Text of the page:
First Person: The South Sudanese refugee helping others through trauma |

Tiep lives and works in Omugo II, an extension of the Rhino Camp Rhino Settlement, which is home to 43,000 refugees from South Sudan.

After receiving advice from Spotlight Initiativein a UN-EU partnership, she became a volunteer psychosocial support assistant for a Ugandan NGO, helping other women and children leave and rehabilitate. recovery from violent situations.

“Two things made me flee South Sudan: the war and my abusive husband. I live in Yei, South Sudan, and work for an organization that deals with cases of violence against women.

Life is fine, I have money and a place to live. I was even able to buy a car with my hard earned money. However, now I know that even if you have the resources, if you stress in your mind, you can go crazy.
My husband used to hit me. He is a soldier and will threaten to shoot me. Sometimes, I sleep in the bushes. He feels that the children favor me, and he will be angry about it, but children know love and that is why they favor me. I decided to leave him.

I ran away in August 2017 and arrived in Uganda four days later, after a painful journey with my five children. I cannot bring food; Since the children were small, I had to hold them. We walked on the side road because driving on the main road would get us killed by the rebels. The rebels wanted to make me a wife because they knew I had money.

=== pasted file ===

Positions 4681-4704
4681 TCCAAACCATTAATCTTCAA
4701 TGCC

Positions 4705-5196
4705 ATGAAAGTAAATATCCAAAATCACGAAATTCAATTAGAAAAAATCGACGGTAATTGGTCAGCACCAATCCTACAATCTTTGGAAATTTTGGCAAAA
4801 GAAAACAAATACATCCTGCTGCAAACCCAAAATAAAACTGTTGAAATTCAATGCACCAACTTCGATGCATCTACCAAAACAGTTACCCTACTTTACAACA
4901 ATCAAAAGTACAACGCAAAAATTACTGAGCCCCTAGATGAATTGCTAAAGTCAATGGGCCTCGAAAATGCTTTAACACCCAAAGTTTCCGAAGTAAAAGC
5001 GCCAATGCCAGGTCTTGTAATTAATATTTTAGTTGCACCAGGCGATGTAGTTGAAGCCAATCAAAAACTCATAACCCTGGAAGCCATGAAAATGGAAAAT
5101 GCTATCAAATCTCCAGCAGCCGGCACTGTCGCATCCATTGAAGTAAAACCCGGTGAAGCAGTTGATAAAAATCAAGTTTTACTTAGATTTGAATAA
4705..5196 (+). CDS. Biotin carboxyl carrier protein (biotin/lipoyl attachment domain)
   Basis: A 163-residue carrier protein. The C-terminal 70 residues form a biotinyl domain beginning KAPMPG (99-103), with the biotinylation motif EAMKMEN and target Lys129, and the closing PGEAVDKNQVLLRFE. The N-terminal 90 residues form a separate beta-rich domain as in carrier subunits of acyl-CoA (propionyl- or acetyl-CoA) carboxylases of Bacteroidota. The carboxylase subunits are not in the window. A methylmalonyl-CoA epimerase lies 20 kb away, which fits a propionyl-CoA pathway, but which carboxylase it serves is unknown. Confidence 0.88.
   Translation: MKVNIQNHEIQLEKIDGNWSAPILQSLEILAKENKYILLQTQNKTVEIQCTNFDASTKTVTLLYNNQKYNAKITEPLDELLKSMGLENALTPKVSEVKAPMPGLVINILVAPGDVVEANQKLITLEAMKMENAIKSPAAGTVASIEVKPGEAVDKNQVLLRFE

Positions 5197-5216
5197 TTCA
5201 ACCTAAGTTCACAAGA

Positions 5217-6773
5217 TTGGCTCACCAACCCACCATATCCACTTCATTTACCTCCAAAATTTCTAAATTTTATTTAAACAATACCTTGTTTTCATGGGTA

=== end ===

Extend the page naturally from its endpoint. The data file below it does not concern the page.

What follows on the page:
When we reached the border, we were met by the UN, who helped move us to the settlement

Rose Mary Tiep, a beneficiary of a United Nations-backed assistance program, at the Omugo II Refugee Settlement, Uganda.

Eva Sibanda / UN Women

Rose Mary Tiep, a beneficiary of a United Nations-backed assistance program, at the Omugo II Refugee Settlement, Uganda.

Adapting to new life and challenges

When I first went to Omugu II, I wanted to die. I am lonely, I will isolate myself and pity myself. In South Sudan, I did well.

As refugees, we experience discrimination. Sometimes, the host community will claim the land as their own. [Within the settlement, every refugee household is allocated some land to plant food.] Even if they harass you, you are not allowed to respond to them, or they react violently. The host community is outraged that we are using their land, but this is not their land, this is God’s land. The host community speaks Lugbara, so we couldn’t communicate.

Psychosocial counseling session [with TPO Uganda, an implementing partner of UN Women] helped me a lot. I can support my children now. Thanks to the psychosocial support I received, I was able to be a better mother.

Even when the counseling sessions are over, I have mobilized groups of women and we will hold discussions. I transferred the knowledge I gained to the community – I continued the work I left behind in South Sudan. I have chosen to apply as a Volunteer Psychosocial Assistant (VPA) with TPO Uganda.

With the confidence gained, I now help families experiencing violence and I make referrals to partners, the police and daycare, if needed.

Return it forward

We provide psychosocial support to orphans and I have learned to identify instances of gender-based violence. I often ask questions to women, using my own life experience as an example.

Volunteer training has changed me and I am now recognized in the community. I have changed the lives of community members who have experienced violence and I have been enrolled as a representative of women in the Omugo community. I feel confident and comfortable in my work.

I wish my children could grow up somewhere else, and not in one place. I want to make sure that they study, go to school and get a job. One day I will be old, I want to prepare them for the future”.

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